Indeed the Egoista, as the vehicle has been christened, is a car forged from a passion for innovation and alternative solutions, the same passion which has always set the Lamborghini brand apart. “This is a car made for one person only, to allow them to have fun and express their personality to the maximum. It is designed purely for hyper-sophisticated people who want only the most extreme and special things in the world. It represents hedonism taken to the extreme, it is a car without compromises, in a word: egoista (selfish),” De Silva further explained.
The supercar’s debut was equally spectacular, with a cinematic entry announced by a trailer projected onto the nine big screens in the room. The stage was transformed into a landing strip, with a top model in a flight suit guiding the Egoista’s arrival with ground crew light paddles, and the roar of the V10 engine shaking the 20-meter-tall tensioned event structure: this is the spectacle the VIP guests were treated to when Lamborghini President and CEO Stephan Winkelmann entered at the wheel of the Egoista, before inviting its creator, Walter De Silva, to join him on stage.
Concept and technology
Powered by a 5.2-liter V10 engine supplying it with 600 horsepower, the Lamborghini Egoista is an intentionally extreme and unusual vehicle with absolutely unique characteristics, created by the Volkswagen Group design team – Alessandro Dambrosio responsible for the exterior and Stefan Sielaff for the interior, in particular. De Silva’s team chose to create a single-seater, pushing all the characteristics in Lamborghini’s make-up meaning pure driving pleasure, performance and style beyond their limits. The cockpit, designed like a tailor-made suit for the driver, is a removable section which, once combined with the rest of the vehicle, creates a perfect technical, mechanical and aerodynamic unit. Inspiration, as per Lamborghini tradition, once again comes from the world of aviation, and in particular the Apache helicopter, where the cockpit can be ejected in an emergency.
“The cockpit, made completely of carbon fiber and aluminum, represents a sort of survival cell, allowing the driver to isolate and protect themselves from external elements,” De Silva explained.“We kept an eye on the future when designing the Egoista, with the idea that its cockpit could have been taken from a jet aircraft and integrated into a road vehicle, to provide a different travel option.”
The exterior is characterized by two fundamental aspects: its architecture, and the materials used. The design is determined by a highly muscular structure, in which empty and solid areas fit together with strength and vigor. The bodywork is dominated, on its sides, by the stylized profile of a bull preparing to charge, its horns lowered. The bull is driving towards the front wheels, conferring a futuristic dynamism and lines which are already, in themselves, highly aggressive. Naturally, this is a homage, a bold stylistic citation which can only be a reworking of the Lamborghini brand icon, the well-known raging bull. The challenge of efficiently inserting the Lamborghini symbol as an integral part of the bodywork was met courageously and artistically. The plan view reveals a trimaran profile, where the central hull forms a unique section with the cockpit, underlined by the carbon-fiber cover on the front hood.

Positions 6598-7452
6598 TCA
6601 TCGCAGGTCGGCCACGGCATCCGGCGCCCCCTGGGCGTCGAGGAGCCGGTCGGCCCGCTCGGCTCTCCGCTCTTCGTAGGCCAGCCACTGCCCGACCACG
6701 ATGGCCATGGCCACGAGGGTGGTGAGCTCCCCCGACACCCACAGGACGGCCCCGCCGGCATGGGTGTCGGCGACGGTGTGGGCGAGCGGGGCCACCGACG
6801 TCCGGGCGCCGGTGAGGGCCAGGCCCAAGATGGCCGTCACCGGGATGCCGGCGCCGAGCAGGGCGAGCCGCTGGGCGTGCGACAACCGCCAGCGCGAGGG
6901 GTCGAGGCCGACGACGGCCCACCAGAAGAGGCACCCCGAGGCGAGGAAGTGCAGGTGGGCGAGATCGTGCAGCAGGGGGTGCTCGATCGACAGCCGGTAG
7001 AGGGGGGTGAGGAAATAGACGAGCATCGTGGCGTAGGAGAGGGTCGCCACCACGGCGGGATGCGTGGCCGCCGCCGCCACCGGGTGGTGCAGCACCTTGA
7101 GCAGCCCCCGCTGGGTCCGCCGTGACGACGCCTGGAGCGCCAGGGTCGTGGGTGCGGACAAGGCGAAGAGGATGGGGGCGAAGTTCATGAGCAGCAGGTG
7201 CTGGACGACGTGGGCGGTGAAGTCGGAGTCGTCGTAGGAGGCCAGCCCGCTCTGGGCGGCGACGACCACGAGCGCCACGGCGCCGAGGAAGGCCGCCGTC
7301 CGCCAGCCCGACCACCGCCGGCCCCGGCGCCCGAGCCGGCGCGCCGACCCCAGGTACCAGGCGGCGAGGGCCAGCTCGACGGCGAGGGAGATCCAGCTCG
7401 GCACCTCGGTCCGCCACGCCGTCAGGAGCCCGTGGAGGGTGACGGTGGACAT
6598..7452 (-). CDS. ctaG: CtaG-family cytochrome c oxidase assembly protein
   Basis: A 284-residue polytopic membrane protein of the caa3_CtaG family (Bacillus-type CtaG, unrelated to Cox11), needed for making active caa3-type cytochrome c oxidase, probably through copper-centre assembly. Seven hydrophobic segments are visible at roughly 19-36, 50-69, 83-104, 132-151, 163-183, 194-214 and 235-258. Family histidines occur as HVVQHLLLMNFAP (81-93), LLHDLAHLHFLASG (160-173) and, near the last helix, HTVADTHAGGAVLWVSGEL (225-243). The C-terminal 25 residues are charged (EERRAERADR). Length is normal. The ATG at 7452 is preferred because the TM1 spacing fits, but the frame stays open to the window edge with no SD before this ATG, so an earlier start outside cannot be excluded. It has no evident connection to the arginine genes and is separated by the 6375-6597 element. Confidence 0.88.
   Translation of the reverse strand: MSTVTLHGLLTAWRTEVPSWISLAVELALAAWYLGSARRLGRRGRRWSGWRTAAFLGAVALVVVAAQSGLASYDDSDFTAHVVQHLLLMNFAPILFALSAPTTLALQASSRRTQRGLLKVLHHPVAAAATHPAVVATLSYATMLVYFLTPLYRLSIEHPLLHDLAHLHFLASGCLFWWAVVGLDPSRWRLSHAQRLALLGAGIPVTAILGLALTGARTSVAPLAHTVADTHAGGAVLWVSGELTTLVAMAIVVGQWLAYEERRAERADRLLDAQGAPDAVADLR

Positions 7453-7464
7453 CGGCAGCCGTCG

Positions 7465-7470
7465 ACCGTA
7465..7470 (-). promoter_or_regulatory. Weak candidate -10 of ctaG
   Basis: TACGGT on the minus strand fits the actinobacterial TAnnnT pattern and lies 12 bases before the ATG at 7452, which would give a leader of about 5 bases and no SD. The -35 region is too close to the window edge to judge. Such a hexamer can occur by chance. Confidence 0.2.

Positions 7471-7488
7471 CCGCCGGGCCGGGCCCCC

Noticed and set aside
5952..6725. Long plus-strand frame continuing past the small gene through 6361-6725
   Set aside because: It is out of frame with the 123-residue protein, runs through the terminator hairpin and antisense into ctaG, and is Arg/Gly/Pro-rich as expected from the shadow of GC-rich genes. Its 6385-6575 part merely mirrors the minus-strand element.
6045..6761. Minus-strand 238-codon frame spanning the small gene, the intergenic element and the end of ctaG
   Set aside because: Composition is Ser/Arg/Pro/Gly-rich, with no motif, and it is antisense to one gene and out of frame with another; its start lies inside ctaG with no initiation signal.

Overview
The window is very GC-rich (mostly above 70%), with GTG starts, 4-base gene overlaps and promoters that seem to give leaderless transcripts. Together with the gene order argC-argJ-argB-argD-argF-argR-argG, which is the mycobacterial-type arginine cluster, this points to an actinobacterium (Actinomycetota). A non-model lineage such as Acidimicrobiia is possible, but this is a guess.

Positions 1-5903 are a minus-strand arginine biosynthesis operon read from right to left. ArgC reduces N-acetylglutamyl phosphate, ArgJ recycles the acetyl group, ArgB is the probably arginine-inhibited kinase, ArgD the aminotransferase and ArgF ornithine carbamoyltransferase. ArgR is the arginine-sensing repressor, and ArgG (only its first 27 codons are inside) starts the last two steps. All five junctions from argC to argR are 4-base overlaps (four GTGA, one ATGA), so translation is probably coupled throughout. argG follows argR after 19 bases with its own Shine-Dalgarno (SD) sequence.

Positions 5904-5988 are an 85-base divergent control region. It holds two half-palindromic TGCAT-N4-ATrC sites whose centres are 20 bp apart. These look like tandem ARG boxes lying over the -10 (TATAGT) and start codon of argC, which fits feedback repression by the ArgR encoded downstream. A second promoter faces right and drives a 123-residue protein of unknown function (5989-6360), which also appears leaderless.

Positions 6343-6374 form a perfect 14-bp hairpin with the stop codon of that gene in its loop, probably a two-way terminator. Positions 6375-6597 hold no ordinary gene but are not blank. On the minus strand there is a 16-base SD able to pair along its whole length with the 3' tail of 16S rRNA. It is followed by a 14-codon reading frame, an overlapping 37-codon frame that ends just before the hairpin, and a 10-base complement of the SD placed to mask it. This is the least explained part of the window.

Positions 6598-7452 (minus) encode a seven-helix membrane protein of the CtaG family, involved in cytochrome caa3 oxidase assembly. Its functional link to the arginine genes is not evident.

The upper part of the vehicle does not have aerodynamic appendages, but rather flaps integrated in the bodywork profile which act automatically depending on the driving conditions. Two rear flaps activate automatically at high speeds to increase stability, while a series of air intakes on the back of the engine hood provides the cooling air flow to the powerful V10 power plant. While the front of the vehicle has a profile intended to increase downforce, the rear is fully open with the mechanics in view, reducing weight but also with the result of creating a more aggressive look. The Lamborghini Egoista’s lights are more like an aircraft’s than a road vehicle’s. It does not have traditional headlights, rather LED clearance lights which determine its position not just on a single plane such as the road, but rather in three dimensions, as is required in airspace. Two white front lights, two red rear lights, a red flashing light in the upper part of the tail, two orange bull’s eyes as side markers, and a further two lights on the roof, red on the left and green on the right, make this four-wheeled UFO unique even in the dark. Finally, hidden behind the front air intakes at the base of the join between the central body and the two side sections, are two powerful xenon headlamps, two eagle’s eyes able to scan the darkness for great distances. As it is made from lightweight materials such as aluminum and carbon-fiber, the vehicle has no-walk zones, duly marked like on airliners. The parallels with the world of aeronautics do not end here, however, as the body is made from a special antiradar material, and the glass is anti-glare with an orange gradation. The rims are also made from antiradar material, flat and rough, embellished with carbon-fiber plates to improve their aerodynamics.
The cockpit’s interior is extremely rational, its functionality taken to the extreme. There is a racing seat with a four-point seatbelt, each strip a different color, the airbags, and the bare minimum of instruments. The focal point of these is a head-up display, typical of jet fighters. To get out of the vehicle, the driver must remove the steering wheel and rest it on the dashboard, open the dome with an electronic command, stand up in their seat, sit down on a precise point of the left-hand bodywork, then swivel their legs 180 degrees from the inside of the cockpit to the outside of the vehicle. At this point they can set their feet down and stand up. Even in getting out of the vehicle, the Lamborghini Egoista requires a pilot more than a driver, a real top gun.
The Egoista contains, in Walter De Silva’s opinion, all the product criteria which are part of Lamborghini’s make-up. “It’s as if Ferruccio Lamborghini were saying: I’m going to put the engine in the back, I don’t want a passenger. I want it for myself, and I want it as I imagine it to be. It is a fanatical vehicle, Egoista fits it well.”
If Lamborghinis are cars for the few, this one goes further. It is a car for itself, a gift from Lamborghini to Lamborghini, resplendent in its solitude. The Egoista is pure emotion, Never Never Land, which no one can ever possess, and which will always remain a dream, for everyone.